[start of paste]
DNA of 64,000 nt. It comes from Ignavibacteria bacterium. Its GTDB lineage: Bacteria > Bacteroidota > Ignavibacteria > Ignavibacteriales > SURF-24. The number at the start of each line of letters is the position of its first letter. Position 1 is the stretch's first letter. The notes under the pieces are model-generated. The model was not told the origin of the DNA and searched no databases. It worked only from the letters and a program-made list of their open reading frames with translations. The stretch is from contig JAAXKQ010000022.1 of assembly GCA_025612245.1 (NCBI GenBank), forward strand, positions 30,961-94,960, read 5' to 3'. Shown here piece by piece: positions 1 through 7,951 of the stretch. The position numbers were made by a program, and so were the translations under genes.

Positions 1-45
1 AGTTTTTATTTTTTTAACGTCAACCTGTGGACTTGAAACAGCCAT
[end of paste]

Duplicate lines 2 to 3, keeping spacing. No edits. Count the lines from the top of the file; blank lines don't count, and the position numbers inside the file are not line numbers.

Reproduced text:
Positions 1-45
1 AGTTTTTATTTTTTTAACGTCAACCTGTGGACTTGAAACAGCCAT